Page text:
With friends like these. . .

Prof. Tom Baldwin, the editor of Mind, was recently asked in a interview about the dearth of women publishing in top journals (including Mind). Prof. Baldwin replied that he didn’t think we should be worried, because:

I think there are plenty of younger women, who’ve entered the profession in the last ten years, who are just as punchy – if I can put it like that – as the young men… I think it’ll change.

That’s right ladies. The reason you haven’t been publishing in top journals is because of a virtue that you lack – “punchiness”! – not because of any entrenched power imbalances or gender-crap within the profession. But don’t worry, ladies! Older women may lack this virtue, the poor dears. But the younger ones have it. They have it just as much as the men do! So these gender issues should sort themselves right out.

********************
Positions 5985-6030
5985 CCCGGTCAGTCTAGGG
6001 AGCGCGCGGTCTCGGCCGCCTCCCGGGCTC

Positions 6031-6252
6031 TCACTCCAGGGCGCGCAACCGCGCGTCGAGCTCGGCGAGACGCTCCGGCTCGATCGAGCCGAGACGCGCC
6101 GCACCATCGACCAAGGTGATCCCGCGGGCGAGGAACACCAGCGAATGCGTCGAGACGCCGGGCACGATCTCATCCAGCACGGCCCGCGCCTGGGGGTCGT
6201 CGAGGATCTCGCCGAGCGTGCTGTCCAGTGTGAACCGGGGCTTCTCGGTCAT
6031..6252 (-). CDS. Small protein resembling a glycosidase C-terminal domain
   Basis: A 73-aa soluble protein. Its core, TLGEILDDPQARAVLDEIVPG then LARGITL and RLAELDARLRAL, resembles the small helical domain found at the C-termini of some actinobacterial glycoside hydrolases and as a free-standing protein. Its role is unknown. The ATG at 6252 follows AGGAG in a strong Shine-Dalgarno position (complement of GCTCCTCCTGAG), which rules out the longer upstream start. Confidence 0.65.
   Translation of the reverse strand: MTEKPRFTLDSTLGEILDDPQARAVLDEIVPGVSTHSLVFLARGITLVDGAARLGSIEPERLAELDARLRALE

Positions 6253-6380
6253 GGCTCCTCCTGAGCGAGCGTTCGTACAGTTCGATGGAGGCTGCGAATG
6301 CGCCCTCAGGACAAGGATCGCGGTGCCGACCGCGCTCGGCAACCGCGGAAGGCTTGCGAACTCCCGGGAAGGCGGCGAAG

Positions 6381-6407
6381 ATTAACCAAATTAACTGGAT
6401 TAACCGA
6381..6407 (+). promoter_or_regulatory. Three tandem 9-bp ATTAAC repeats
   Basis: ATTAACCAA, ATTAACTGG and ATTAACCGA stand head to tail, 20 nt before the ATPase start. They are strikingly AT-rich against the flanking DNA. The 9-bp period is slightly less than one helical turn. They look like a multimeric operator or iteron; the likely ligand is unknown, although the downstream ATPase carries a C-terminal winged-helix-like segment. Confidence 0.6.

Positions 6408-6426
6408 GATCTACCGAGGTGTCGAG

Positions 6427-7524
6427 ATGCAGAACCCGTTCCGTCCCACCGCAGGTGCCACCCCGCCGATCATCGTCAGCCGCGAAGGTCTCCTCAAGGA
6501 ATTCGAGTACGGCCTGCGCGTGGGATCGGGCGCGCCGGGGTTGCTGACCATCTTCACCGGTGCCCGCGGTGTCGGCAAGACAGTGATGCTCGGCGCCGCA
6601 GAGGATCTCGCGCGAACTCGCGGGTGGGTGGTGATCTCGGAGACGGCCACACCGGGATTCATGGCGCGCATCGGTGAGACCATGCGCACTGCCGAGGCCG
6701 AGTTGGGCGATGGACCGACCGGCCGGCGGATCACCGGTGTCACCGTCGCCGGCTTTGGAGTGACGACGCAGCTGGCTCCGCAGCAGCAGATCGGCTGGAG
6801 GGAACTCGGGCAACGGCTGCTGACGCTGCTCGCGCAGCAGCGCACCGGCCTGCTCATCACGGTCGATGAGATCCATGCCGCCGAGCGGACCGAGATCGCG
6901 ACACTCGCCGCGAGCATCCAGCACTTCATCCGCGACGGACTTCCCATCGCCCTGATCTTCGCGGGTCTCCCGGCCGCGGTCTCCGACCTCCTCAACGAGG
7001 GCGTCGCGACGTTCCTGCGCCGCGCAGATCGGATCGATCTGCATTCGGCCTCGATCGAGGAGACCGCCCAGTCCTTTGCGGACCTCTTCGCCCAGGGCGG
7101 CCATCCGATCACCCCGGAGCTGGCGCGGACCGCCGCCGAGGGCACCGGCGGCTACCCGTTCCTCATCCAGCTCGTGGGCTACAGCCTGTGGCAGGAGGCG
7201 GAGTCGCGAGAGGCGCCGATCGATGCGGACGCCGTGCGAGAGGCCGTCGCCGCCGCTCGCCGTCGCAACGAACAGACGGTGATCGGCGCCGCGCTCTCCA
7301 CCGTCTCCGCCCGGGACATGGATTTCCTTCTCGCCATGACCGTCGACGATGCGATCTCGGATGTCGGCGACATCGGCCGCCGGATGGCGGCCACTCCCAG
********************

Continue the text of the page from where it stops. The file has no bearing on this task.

Excellent. Glad we got that one figured out.


*Update*: If you don’t want to bother listening to the interview, Jonathan Jenkins Ichikawa has provided a link to a transcript of the relevant portion of the interview in the comments. Thanks, Jonathan!

Coates Responds to Mourdock’s Remarks

Ta-Nehisi Coates reposted a piece he wrote two years ago in light of the comments Senate candidate Richard Mourdock made about pregnancy.  I really recommend checking it out.  I don’t know what Coates would think of the following comparison, but he and W. E. B. Du Bois make up the entirety of a an obviously very short list of writers who are men and whose writings on women I’ve found to be down right enlightening.


In regards to Du Bois, what specifically comes to mind is his chapter “The Damnation of Women” in Darkwater.  (Chapter starts on page 110.)

Only at the sacrifice of intelligence and the chance to do their best work can the majority of modern women bear children. This is the damnation of women. All womanhood is hampered today because the world on which it is emerging is a world that tries to worship both virgins and mothers and in the end despises motherhood and despoils virgins.  The future woman must have a life work and economic independence. She must have knowledge. She must have the right of motherhood at her own discretion.

That was written in 1920.